At my rebuke his hand tightened around the weapon’s shaft possessively, and I understood. It’s the sickle! I thought. It’s bewitching him. The weapon’s very touch had made me giddy. It could do much worse to Perseus—who, being mortal, lacked the strength of mind that comes with divinity. What if it made him mad? Zeus would never forgive me.

“Don’t get too attached to that thing,” I said sharply. “It belongs to Ares. He’ll want it back.” There’s an understatement, I thought.

“I won’t.” He sounded sincere. But I resolved to watch him like a hawk.


From the Hardcover edition.
Stephanie Spinner

About Stephanie Spinner

Stephanie Spinner - Quicksilver
A little about my life
I was born in Davenport, Iowa, and grew up in Rockaway Beach, New York. I read straight through my childhood, with breaks for food, sleep, and the bathroom. I went to college in Bennington, Vermont, moved to New York City, and took a job in publishing so I could get paid for reading. I read so much bad fiction that I needed a break, so I moved to London, and from there I traveled to Morocco, Iran, Afghanistan, Pakistan India, Nepal, and Ceylon. I came back to America, wandered around some more–to Mexico, Guatemala, and Belize–and on returning to New York decided to study Tibetan Buddhist painting (called thangka painting) in Boulder, Colorado.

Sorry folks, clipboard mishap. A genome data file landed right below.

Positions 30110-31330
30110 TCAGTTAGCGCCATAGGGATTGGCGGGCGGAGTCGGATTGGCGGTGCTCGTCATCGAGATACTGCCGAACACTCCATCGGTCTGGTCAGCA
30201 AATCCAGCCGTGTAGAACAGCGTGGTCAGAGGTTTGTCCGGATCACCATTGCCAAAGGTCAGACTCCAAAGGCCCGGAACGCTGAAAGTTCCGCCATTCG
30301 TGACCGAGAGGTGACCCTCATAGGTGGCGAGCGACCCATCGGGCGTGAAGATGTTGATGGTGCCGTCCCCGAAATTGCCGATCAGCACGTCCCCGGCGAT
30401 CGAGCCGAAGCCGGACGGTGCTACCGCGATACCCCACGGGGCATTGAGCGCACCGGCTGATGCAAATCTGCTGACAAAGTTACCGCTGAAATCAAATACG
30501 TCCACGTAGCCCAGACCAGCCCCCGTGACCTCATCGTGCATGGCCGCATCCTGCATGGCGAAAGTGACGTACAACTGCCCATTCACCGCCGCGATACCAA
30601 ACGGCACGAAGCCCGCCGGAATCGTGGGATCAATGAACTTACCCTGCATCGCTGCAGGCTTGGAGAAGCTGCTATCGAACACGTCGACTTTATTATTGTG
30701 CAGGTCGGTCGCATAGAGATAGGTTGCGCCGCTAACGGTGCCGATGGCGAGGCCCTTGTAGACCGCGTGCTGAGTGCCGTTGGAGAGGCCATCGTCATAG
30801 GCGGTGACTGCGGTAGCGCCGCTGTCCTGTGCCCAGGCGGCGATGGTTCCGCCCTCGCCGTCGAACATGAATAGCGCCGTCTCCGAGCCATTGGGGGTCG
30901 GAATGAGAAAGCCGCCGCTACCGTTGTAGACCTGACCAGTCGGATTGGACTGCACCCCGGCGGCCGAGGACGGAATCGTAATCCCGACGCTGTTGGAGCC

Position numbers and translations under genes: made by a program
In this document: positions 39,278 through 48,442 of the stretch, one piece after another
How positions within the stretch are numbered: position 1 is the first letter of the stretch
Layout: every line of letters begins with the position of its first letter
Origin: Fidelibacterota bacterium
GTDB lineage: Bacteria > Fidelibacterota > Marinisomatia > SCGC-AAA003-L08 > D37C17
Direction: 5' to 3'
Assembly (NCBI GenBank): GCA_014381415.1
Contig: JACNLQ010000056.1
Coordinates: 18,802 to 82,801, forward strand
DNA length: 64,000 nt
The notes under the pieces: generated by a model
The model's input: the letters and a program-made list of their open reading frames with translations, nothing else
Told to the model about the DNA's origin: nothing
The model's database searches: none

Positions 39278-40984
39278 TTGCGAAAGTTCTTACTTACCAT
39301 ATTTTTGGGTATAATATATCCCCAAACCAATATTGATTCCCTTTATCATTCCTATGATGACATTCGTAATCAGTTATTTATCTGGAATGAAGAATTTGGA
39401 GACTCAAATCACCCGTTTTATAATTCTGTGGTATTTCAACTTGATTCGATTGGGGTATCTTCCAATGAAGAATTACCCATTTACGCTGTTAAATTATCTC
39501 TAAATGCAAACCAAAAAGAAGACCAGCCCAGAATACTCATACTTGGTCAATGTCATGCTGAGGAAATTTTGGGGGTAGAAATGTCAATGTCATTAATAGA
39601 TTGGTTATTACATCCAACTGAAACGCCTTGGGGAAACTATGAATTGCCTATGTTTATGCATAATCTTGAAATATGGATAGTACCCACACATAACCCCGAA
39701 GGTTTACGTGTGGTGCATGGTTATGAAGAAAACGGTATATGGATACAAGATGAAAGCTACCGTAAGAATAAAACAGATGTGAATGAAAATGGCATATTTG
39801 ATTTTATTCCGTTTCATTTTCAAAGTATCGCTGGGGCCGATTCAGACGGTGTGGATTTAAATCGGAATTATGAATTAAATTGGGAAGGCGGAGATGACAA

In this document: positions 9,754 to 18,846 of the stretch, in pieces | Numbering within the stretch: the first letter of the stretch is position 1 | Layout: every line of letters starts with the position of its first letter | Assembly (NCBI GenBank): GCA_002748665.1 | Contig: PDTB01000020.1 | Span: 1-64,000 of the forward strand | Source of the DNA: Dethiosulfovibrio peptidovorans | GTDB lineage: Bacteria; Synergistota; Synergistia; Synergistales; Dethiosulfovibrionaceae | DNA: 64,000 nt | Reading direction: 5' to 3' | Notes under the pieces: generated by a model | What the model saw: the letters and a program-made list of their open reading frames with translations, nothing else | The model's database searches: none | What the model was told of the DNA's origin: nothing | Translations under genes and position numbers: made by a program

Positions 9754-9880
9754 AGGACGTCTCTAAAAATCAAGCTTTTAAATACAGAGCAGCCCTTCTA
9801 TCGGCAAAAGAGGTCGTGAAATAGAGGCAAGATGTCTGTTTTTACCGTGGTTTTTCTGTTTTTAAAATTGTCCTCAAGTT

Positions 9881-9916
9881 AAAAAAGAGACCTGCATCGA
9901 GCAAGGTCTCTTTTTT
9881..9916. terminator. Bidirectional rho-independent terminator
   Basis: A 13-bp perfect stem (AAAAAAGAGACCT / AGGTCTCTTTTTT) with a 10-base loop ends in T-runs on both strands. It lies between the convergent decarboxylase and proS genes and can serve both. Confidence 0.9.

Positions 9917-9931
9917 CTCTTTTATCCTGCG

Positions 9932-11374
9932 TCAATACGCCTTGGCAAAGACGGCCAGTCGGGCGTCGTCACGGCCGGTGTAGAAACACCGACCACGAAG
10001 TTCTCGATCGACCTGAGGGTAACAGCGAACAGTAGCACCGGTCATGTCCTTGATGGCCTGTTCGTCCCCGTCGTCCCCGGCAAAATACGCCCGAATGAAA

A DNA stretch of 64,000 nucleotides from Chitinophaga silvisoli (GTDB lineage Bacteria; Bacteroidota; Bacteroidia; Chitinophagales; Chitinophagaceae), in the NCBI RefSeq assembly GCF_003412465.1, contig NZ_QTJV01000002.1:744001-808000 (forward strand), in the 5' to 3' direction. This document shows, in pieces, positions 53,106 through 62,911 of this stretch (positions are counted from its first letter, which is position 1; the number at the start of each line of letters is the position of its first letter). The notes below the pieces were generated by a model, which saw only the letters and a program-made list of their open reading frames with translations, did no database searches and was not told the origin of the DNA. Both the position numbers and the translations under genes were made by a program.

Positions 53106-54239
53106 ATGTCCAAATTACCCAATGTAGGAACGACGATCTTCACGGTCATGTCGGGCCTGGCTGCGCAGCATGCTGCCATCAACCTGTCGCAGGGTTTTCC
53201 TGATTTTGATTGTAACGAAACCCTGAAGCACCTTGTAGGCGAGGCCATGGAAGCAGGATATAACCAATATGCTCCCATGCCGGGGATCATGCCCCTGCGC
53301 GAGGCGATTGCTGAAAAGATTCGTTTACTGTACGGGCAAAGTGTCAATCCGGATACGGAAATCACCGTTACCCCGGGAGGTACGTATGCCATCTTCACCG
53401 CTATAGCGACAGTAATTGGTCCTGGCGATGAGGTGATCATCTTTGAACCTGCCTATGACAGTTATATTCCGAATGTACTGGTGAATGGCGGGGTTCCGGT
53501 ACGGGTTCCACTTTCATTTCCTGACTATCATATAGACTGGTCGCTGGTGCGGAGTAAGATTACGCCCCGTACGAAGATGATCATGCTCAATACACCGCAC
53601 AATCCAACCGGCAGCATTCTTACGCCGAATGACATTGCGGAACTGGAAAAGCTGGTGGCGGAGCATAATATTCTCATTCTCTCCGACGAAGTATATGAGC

I painted thangkas for many years. Each one took anywhere from several weeks to a few months to complete, and at long last I understood that this was not the ideal way for me to make a living. Only a few hundred Americans collected thangkas, and they wanted old ones, painted by Tibetan monks. It was time to make a change.
So I took another publishing job, this time in children’s books. I found that I liked children’s books a lot, and before long, I became an editor.
Years passed. I was encouraged to write. I scoffed at the idea that I had anything to write about. I edited some wonderfully talented authors–Virginia Hamilton, Philip Isaacson, Clyde Robert Bulla, Gloria Whelan, Robin McKinley, Joan Vinge, Garth Nix, and Chris Lynch, among others–with great enjoyment. Writing seemed like torture by comparison.